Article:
A lament to the local newspaper

Last year, the Guardian Media Group announced that the offices of local newspapers around Manchester were to be closed for good.

The closures include the Rochdale Observer, the first paper I ever worked on.Straight out of my training course in Liverpool, I spent just under three years trying to keep my head above water as a junior reporter; sometimes failing spectacularly, other times actually managing to serve the community that read my stories.

For decades, this ring of papers around Manchester has helped produce the profit that kept the loss-making Guardian alive. In the view of an accountant, this was their purpose. But it was not the reason why they existed in the first place.

My ‘patch’ was an area called Littleborough and Wardle, two villages nestled against the Pennines that have long skipped back and forth over an ever-changing border with Yorkshire. I was known and referred to locally as ‘their’ reporter and I learnt my trade writing about their jumble sales, their churches, their community meetings and, especially, their efforts to reopen the canal that flowed through the heart of their little town. My patch was just one of six or seven at the paper, each of which filled their own page on the twice-weekly title. I presented the very public face of a small but intensely independent community. By closing down the Rochdale office, the whole town will quickly become a single ‘patch’, with Littleborough and Wardle relegated to a mere part of it. Their residents will no longer have their own voice, no longer will their local newspaper provide them with the kind of news they always wanted – news about them and their community. It will just be about Rochdale, a town as culturally and physically distant from Littleborough as cities like Manchester or Liverpool.

Ironically, it was to Manchester that GMG decided they were centralising all editorial production for these papers. Rochdalians already resented the neighbour in whose shadow they resided, it had taken their shops, their youngsters, their businesses and now it had taken their paper as well. Thousands of people instantly became disenfranchised by the loss of ‘their’ reporter and ‘their’ section in the local rag. And when people become disenfranchised by a newspaper, they stop buying it. And when people stop buying a newspaper, the owners of that newspaper withdraws still further. So it came as no surprise to hear that GMG had washed its hands of the newspaper group it had systematically milked dry and then finally gutted. It was sold to Trinity Mirror for a song.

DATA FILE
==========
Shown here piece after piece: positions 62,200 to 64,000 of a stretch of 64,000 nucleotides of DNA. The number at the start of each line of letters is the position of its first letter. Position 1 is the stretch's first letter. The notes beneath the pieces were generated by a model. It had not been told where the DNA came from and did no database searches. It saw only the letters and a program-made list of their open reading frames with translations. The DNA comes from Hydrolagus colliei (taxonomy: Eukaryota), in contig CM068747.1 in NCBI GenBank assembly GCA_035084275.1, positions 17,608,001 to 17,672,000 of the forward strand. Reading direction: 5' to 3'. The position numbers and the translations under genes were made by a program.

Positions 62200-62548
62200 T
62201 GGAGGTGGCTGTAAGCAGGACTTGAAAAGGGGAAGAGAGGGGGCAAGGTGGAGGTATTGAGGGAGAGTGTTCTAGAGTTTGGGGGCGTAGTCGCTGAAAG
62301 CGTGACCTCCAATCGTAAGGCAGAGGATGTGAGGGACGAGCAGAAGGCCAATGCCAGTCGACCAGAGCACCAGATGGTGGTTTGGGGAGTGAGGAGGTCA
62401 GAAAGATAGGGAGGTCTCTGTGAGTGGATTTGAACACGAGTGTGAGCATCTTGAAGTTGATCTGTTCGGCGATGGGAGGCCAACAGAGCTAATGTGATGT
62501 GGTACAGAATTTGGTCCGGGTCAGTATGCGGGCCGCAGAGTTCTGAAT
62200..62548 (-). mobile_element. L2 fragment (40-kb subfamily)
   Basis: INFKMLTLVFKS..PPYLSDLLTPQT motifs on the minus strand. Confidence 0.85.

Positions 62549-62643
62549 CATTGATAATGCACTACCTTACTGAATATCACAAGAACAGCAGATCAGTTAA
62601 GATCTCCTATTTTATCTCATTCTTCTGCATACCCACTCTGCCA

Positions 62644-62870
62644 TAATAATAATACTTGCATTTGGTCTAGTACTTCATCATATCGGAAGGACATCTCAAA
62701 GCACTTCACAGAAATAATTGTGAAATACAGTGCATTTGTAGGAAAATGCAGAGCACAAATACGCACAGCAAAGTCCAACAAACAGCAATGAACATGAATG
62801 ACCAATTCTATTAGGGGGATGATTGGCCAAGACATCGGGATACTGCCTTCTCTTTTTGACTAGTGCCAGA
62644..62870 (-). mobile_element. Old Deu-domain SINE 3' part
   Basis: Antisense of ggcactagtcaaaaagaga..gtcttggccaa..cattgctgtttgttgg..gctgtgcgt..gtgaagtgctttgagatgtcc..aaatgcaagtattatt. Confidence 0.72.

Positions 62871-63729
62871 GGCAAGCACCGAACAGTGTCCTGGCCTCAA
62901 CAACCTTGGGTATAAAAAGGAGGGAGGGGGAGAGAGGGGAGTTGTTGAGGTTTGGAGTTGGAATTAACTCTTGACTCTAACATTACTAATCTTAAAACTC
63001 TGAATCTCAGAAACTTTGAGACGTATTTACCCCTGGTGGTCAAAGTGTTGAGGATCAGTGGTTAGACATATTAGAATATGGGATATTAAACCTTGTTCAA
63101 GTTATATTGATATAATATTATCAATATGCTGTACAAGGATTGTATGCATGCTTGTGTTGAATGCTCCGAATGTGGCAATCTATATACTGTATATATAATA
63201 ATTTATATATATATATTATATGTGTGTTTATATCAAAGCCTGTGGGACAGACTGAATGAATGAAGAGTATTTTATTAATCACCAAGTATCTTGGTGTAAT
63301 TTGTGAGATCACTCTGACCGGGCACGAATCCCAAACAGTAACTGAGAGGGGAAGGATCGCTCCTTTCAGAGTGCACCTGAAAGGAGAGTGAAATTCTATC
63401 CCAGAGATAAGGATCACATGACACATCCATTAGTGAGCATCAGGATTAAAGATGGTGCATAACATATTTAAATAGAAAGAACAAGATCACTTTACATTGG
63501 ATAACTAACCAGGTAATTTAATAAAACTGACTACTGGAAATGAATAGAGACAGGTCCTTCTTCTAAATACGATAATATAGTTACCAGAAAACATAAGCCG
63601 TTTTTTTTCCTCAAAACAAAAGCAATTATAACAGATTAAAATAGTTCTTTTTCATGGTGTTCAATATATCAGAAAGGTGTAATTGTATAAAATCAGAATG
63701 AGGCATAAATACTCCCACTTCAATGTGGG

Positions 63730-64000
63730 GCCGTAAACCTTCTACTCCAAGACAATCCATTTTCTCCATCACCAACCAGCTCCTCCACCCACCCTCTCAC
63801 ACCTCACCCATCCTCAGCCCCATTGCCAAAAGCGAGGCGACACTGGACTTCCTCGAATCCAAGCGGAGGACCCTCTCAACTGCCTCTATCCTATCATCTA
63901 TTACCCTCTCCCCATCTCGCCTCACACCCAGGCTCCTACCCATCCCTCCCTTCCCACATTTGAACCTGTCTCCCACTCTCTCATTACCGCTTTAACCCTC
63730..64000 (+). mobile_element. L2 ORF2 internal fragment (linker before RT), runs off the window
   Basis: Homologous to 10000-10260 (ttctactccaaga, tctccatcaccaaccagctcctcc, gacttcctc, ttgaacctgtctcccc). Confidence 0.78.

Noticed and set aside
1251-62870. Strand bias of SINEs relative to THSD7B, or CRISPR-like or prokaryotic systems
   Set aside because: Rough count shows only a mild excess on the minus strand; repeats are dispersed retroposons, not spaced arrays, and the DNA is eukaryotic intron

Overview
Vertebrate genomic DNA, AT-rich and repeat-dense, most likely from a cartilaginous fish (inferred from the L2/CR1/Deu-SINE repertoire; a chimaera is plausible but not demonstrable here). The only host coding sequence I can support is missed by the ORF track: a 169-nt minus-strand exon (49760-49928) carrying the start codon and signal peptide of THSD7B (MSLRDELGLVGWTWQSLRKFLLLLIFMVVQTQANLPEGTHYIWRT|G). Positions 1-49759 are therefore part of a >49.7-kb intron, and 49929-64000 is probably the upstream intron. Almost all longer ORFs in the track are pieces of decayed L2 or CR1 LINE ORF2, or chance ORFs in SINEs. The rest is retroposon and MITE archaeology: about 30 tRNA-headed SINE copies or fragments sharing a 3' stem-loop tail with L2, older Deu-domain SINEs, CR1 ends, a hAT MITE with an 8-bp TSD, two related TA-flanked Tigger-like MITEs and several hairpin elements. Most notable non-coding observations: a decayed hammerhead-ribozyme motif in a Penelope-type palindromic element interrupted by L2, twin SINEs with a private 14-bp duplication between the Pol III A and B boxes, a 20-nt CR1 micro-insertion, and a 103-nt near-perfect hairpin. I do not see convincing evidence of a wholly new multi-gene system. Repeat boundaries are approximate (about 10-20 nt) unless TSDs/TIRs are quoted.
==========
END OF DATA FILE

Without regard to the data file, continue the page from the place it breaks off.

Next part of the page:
In 2002, when we discovered that one of our fellow junior reporters was being paid less than the cleaner who cleaned the office, we walked out on strike. I was one of the many young reporters on the picket line in 2002 when GMG management axe-man Mark Dodson came out to talk to us. The specifics of the chat escape me, but it boiled down to an argument of ‘if you won’t do the job for that amount, there are hundreds who will’. Which neatly sums up the attitude of many newspaper owners – your skills as writers, investigators and community reporters are nothing special, they could be done by anybody and we only tolerate editorial because it fits in the space around the money-making adverts.

Eventually, I left the newsroom altogether, taking a job in local authority public relations. Just like many, many former journalists.

Don’t get me wrong, I’m not one of those ex-hacks who flew the coop years ago and now gazes back on his career with coloured lenses in his glasses and wants it preserved in the face of change. I know full well that local news has to adapt, I know that newspapers are finding life tough and I’m fully aware that I often hated it at the time. We weren’t particularly bold as a paper, the assumptions that formed its news sense were old and tired, the coverage was parochial to the point of self-obsession. Yet nothing that has or will replace it will match the way that the local paper served that community.

I received the news about Rochdale on my Blackberry, on a bus filled with people reading a free paper or surfing the web on their phones, on my way to my job in local government PR – times change, of course newspapers have to change with them.

But not like this. This isn’t change. It’s butchery.
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